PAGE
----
OUR HOUSE (2017) Reviews and overview


‘Houses are as haunted as you make them’

Our House is a 2017 Canadian/German science fiction paranormal horror film directed by Anthony Scott Burns (Come True; Holidays segment ‘Father’s Day’) from a screenplay by Nathan Parker, based on Matt Osterman’s Ghost from the Machine (2010).

The movie stars Thomas Mann, Nicola Peltz, Percy Hynes White and Christine Horne.

Ethan (Thomas Mann) is suffering from enormous guilt after his parents are killed in a car accident. He quits a promising future at MIT and work on a revolutionary experiment in order to care for his younger siblings. Unfortunately, he also invents a device that amplifies the paranormal activity within the family home…


“Choppy rhythm notwithstanding, Our House still comes down to hit or miss status due to dependence on formula.  A child talking to an imaginary friend. A secret passage exposing a hidden room. A decades-old mystery involving a wronged, restless spirit. The film’s list of recyclable tropes is almost as long as its very gradual ascent into action.” Culture Crypt

“Using familiar genre themes as a way to explore the grief process, learning to let go, and whether or not there’s something beyond our human existence, Our House thoughtfully examines how those traumas can affect the familial unit, and how the worst of circumstances can sometimes bring out the best in people, especially when their loved ones are in jeopardy.” Daily Dead

“There are some pacing problems in the final scenes and subplots are tidied up rather abruptly, but these are minor considerations in an otherwise well structured film. With strong performances from all three leads and great chemistry between them, Our House breathes new life into old horror tropes.” Eye for Film

” …a so-so remake of the low-budget 2010 film Ghost from the Machine that comes off as run-of-the-mill paranormal thriller […] Better to leave the past behind is the message director Scott Burns himself ignores. Trying to improve on a rough-cut original, he fails to account for the ghost in the machine.” The Glove and Mail

“Apart from some creepy-looking tendrils of black smoke that accompany the story’s early encounters, Our House does little in its first half to suggest that menace lurks ahead. And we’re well into the third act before the beats of Nathan Parker’s script start matching up to what we expect from a contemporary haunted-house flick.” The Hollywood Reporter

” …the nostalgic resonances here only served to make the viewer wonder why we need this film. I liked the characters enough to watch happily enough through to the conclusion, but the engaging characters that the film did such a good job of establishing early on seemed, in the end, to be squandered on an overly unoriginal plot.” Horror Homeroom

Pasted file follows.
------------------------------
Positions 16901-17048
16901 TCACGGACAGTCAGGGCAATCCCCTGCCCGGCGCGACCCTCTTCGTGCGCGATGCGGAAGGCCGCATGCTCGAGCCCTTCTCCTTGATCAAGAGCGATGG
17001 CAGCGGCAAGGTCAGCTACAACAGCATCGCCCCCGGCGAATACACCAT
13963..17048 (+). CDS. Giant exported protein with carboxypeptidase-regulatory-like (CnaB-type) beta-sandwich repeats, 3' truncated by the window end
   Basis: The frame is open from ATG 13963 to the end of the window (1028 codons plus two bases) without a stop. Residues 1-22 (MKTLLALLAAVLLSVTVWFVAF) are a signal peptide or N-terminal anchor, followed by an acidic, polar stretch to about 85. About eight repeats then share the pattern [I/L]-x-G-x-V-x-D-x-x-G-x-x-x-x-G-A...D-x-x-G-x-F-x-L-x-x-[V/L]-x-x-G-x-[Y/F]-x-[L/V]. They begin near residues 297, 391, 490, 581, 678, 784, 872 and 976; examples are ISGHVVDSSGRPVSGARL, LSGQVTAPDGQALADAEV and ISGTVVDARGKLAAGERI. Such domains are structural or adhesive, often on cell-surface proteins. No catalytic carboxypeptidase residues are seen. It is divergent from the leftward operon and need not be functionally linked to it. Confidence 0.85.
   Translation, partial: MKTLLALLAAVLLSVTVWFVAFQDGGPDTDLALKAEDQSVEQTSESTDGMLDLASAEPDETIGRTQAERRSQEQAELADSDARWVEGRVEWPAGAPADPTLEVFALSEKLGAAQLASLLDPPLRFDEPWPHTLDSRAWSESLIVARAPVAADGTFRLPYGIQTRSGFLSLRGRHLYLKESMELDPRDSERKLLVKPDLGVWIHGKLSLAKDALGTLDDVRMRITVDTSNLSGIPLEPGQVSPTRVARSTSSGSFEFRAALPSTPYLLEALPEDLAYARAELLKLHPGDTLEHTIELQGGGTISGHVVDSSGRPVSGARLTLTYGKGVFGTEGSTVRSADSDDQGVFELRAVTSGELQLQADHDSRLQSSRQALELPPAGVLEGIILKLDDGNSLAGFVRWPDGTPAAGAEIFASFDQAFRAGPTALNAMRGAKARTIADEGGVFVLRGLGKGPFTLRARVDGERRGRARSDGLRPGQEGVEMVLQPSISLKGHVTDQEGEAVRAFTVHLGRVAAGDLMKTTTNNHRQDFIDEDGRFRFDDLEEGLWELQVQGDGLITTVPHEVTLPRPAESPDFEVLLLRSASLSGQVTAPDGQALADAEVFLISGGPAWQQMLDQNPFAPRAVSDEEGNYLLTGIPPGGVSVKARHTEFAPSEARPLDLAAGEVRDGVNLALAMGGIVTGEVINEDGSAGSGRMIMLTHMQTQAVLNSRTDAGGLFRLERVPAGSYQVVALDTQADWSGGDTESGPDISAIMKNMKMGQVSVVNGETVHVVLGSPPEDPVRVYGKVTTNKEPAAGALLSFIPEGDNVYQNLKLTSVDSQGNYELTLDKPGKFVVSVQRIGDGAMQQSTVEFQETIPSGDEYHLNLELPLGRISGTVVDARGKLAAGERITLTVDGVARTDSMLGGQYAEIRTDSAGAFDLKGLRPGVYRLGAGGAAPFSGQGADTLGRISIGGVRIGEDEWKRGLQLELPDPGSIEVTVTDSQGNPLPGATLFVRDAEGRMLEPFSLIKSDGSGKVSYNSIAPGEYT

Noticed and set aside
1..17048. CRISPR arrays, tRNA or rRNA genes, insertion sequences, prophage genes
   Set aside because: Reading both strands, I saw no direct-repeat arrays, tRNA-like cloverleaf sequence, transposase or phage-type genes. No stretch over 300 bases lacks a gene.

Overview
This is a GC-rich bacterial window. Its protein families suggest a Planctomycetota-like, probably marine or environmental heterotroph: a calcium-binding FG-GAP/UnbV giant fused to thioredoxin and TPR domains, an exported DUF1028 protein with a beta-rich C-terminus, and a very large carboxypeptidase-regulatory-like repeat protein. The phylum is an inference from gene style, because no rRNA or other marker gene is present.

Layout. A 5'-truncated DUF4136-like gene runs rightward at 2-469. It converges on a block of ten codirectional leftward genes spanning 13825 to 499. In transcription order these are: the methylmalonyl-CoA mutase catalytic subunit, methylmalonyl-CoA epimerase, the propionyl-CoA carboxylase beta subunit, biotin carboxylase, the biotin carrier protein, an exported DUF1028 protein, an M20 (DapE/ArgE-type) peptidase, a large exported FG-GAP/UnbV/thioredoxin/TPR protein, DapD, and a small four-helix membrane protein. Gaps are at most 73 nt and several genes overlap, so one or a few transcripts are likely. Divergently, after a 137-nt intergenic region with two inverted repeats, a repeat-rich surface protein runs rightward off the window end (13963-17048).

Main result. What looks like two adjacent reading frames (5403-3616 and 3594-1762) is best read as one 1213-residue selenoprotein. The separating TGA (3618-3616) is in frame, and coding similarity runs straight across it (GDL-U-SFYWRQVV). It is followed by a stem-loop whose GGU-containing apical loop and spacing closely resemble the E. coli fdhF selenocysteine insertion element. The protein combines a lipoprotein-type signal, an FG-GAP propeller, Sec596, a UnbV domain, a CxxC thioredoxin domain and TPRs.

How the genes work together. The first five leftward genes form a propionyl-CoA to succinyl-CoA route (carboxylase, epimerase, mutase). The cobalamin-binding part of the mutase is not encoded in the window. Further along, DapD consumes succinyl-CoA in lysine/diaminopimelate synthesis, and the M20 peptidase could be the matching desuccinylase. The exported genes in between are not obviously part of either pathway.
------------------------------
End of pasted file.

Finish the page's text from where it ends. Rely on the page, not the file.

“It’s a classy film, filled to the rim with exceptional performances, well-drawn and sympathetic characters and an overall experience which focuses on those most important of things. While the visual effects are quite good – the film is never flashy. It’s simply authentic and simply good.” Horrorfreak News

“Burns and Parker don’t have much new or exciting to offer. But with the help of a strong performance from Mann, they do a good job capturing one family’s feelings of brokenness, and how far they’d go to get back what they lost.” Los Angeles Times

“This is at best a mediocre horror movie. The story makes sense enough. The performances are serviceable to good. The pacing is uneven, but it’s a lean 90-minutes. It’ll likely be a bit of a snooze to horror connoisseurs. However, as I watched, I realized there is an audience that might well relish this slightly creepy tale of kids in paranormal peril. Kids.” Pajaba

Our House won’t paralyze or cripple audiences via horrific spooks, but makes for a finely detailed fight against our own human tendencies. Anthony Scott Burns proves himself worthy in debut form, even if Nathan Parker plays it descriptively “safe” despite an opening vinyl record sequence that’s closest to Burns’ “Father’s Day” form.” /Film

“As with Phasma, there’s more serious attention paid to the impact of tragic loss than usual for the genre, and the three principal thesps playing siblings give solid performances. But Our House loses nuance as it moves inexorably toward conventional scares that aren’t at all memorable — even the inky black, coagulating spirit shapes that eventually appear like CGI recycled from any number of recent horror titles.” Variety

Main cast and characters:

Filming locations:

Port Hope and Toronto, Ontario, Canada


IFC Midnight is distributing Our House in the United States. The film had its world premiere at the Fantasia Film Festival in Montreal on July 22, 2018.


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